Short story

As a new year gift, you can now easily build Kdenlive on Windows, Mac, and of course Linux & BSD, fetching up-to-date dependencies thanks to KDE Craft package manager. You can simply download our latest builds… or for hacking & building yourself, follow typical Craft process:

  • Having a python 3 interpreter (preferably 64bits if your OS supports it)
    and for Windows additionaly PowerShell at least version 5 and .NET at least 4
  • Create a directory (eg Craft on Windows, preferably in C:\)
  • In this directory, download the installer script and run it (on windows choose compiler: mingw-w64, architecture: x64)
  • Source the shell environment: '. craft-master/' on Unix/Mac, or 'craft-master\craftenv.ps1‘ on Windows PowerShell (choose ‘Always run’)
  • Bootstrap the package manager: craft craft
  • Get kdenlive and all dependencies: craft kdenlive
  • Enjoy!

Crafting Kdenlive on Windows

Background history


First cross-builds with MXE

“Porting” Kdenlive to other platforms has been in the works for years now: old Qt4 version was in MacPorts, and we started looking at Windows version with our GSoC student back in Spring 2016. We anticipated we wouldn’t have much to change in the code, as Kdenlive relies on the portable Qt5/KF5 combo, and MLT, which is already embedded in Shotcut cross-platform editor.

At that time, KDE didn’t have Windows & Mac build servers yet, and I had no Windows machine available. I thought it would be more efficient to use the Linux machines. Moreover, the young Craft lacked multimedia libraries (audio and video codecs, effects), while MXE cross-build system had several ready. I liked MXE’s use of GNU Make to resolve build dependencies, it’s automated version update, simple build option overrides… So we went for it and built all the stack up to our final application!

The main difficulty has been deployment: build ends with several executables (kdenlive, melt used for rendering, ffmpeg for transcoding, dbus-daemon for notifications…), shared libraries, plugins (qt’s, mlt’s, frei0r’s…), data files… and it didn’t work out of the box! Finding a layout to please all these required several trials and tweaks, and that step didn’t allow for direct testing while developing & recompiling.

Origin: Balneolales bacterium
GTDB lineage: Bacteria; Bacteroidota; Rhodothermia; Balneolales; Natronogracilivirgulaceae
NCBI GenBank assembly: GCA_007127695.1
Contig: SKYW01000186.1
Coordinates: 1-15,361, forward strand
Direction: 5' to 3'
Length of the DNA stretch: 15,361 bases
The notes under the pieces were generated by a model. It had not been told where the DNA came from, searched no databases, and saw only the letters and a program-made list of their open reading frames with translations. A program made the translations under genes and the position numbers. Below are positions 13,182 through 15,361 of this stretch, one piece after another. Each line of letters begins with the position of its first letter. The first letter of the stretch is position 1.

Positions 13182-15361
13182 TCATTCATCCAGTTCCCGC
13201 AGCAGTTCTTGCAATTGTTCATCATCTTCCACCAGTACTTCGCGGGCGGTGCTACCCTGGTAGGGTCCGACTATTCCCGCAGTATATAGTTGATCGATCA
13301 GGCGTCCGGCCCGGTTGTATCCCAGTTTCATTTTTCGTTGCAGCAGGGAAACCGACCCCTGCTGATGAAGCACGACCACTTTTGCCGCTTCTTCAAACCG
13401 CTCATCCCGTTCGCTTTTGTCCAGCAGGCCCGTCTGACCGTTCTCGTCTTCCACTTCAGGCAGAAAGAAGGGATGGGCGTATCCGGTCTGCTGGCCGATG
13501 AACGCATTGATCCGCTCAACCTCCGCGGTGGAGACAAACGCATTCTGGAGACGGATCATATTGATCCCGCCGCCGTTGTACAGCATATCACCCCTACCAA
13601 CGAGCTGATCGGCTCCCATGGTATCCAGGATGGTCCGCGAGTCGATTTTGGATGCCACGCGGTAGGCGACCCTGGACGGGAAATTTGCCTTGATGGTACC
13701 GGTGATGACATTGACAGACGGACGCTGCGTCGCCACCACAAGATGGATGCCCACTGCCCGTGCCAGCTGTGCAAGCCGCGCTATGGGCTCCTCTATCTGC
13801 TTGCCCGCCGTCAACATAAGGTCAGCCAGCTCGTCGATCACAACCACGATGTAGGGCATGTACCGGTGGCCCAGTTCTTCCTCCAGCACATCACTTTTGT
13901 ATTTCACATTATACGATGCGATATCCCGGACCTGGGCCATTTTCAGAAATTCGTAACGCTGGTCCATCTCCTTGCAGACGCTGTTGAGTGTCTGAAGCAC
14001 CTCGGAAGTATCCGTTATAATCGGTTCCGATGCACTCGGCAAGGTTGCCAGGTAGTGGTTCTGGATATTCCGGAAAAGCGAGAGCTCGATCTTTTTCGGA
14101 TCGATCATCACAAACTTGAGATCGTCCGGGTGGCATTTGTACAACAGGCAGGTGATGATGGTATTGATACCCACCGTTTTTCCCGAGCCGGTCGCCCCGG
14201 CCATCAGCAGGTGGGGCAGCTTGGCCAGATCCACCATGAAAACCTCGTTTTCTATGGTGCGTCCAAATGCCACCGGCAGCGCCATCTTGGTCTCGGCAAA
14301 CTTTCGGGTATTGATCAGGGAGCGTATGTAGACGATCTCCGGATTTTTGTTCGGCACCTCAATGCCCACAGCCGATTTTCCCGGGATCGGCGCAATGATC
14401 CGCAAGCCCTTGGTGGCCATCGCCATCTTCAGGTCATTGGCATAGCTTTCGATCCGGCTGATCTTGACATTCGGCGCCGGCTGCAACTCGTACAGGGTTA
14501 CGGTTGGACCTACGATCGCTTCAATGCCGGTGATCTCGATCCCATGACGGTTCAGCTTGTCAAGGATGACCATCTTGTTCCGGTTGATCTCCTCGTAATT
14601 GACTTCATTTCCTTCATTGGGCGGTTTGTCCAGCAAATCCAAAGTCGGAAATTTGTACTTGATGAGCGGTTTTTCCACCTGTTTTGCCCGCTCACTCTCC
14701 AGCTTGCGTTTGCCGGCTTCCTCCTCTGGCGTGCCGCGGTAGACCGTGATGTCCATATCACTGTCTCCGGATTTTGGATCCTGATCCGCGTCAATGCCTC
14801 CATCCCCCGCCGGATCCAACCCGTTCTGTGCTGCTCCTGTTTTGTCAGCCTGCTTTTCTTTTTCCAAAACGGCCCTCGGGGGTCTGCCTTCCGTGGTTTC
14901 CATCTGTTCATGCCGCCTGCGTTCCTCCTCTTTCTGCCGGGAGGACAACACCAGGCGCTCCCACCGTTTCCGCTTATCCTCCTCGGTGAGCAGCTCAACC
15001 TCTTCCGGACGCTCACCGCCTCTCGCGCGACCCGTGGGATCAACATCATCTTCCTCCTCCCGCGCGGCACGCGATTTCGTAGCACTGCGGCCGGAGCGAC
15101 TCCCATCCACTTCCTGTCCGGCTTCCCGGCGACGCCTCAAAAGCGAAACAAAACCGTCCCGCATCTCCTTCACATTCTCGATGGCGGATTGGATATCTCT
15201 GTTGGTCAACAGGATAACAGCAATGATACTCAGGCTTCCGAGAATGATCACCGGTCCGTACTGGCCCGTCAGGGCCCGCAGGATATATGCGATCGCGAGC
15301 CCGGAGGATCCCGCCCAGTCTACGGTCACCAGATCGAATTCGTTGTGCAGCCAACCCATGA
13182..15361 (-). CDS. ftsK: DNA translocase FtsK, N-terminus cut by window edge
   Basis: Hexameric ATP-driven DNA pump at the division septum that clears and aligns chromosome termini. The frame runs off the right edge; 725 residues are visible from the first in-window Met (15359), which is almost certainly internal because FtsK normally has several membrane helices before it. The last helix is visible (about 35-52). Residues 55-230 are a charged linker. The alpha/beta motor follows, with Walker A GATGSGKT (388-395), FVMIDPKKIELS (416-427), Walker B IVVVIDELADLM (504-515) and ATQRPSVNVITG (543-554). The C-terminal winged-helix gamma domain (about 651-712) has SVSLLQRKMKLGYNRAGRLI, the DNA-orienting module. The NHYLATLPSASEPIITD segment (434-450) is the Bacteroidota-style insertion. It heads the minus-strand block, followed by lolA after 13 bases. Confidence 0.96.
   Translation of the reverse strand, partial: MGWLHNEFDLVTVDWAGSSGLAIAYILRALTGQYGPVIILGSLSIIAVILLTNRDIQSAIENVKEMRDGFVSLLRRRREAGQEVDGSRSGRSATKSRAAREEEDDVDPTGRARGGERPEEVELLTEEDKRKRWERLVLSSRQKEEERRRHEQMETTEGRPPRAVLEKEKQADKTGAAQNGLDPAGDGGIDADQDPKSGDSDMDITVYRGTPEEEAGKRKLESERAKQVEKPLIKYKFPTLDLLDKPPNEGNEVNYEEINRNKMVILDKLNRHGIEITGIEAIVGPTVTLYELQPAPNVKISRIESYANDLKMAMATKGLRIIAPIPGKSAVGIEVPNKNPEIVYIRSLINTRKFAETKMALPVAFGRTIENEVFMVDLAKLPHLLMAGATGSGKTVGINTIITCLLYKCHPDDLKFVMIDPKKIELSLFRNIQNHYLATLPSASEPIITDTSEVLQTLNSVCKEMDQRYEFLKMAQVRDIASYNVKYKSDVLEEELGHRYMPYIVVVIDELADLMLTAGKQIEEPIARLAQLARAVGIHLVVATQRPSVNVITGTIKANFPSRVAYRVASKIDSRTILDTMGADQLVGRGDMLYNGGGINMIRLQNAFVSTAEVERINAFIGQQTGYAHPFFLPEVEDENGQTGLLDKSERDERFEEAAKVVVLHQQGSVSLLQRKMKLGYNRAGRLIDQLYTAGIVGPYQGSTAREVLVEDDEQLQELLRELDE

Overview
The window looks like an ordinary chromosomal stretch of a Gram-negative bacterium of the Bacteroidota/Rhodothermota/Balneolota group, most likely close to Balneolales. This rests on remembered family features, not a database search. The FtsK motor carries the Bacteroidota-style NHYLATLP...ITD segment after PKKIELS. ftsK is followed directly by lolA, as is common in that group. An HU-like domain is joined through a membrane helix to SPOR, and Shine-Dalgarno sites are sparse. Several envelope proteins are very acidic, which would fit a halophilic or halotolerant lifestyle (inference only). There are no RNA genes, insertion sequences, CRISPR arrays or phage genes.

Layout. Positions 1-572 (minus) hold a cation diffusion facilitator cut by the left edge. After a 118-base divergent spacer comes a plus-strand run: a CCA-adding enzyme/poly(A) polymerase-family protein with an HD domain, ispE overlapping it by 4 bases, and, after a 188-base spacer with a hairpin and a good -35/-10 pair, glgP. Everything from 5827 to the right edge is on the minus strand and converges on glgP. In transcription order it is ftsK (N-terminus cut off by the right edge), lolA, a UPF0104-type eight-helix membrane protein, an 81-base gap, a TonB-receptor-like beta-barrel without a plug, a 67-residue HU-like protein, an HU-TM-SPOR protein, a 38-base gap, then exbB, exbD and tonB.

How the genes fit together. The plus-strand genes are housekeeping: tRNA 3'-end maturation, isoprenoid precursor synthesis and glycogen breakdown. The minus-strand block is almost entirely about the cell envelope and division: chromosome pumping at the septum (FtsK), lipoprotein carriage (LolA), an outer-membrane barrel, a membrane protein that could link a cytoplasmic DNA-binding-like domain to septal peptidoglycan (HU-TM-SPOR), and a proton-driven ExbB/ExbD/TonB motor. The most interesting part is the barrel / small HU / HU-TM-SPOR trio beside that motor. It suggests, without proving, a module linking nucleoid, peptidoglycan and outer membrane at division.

At least with this work we could share Windows binaries, published in 2016 under “alpha” preview state, which rapidly found users despite of several shortcomings… And the situation remained so during more than a year, during which updates didn’t concern platform specific bugs.


Developing in Windows with MSYS2

The most annoying bug: the basic play/pause function was very unreliable! (how could people live with it?)
This seemed due to multi-threading specificity on Windows, but to solve this any developer would need a debug environment. Windows users sometimes offered to help, but they were immediately stuck by the “foreign” build process, and so was I.

At some point I traveled for my job with a Windows laptop: to feel home I set up a MSYS2 environment, with Bash and Pacman. I ported our Linux AppImage build script, and was able to compile Kdenlive and dependencies directly on Windows. Then after a few trials, the play/pause bug got fixed!


Should have started here: Craft!

Next problem: closing Kdenlive was leaving the process running, locking files and occupying memory. This proved to be an issue known by KDE-Windows team, due to KF5 / Qt-DBus / Windows threading loop. The fix was available in Craft, along with other patches and special build options… Instead of importing all these and rebuild every update, it was more than time to use friends work and use Craft, and so benefit from updates & fixes, pre-built cache, automated builders… and most important, new friends to meet at Akademy or Randa Meetings.

I just had to install a recent PowerShell (without admin rights), import “a few” library packages, and patch MLT to allow running Kdenlive without deployment phase. Finally, anyone wanting to simply build and a run Windows version can do it with the steps above.

Craft also comes with built-in installer generation, so “craft –package kdenlive” ends with an NSIS-type compact exe file, which Windows users are more used to that the raw archives available before.

Last but not least, Craft also works on Linux/*BSD… and MacOS! Though on the latter, the build succeeds but the program doesn’t start, due to a DBus startup failure I had no time to debug (as I borrowed a Mac only for a few hours). But I believe we are really close to be able to feed DMG eaters.



If you want to setup a Kdenlive environment with up-to-date libraries in a corner of your system, no problem, whatever the OS you choose!

Welcome in the Crafters friendship. 🙂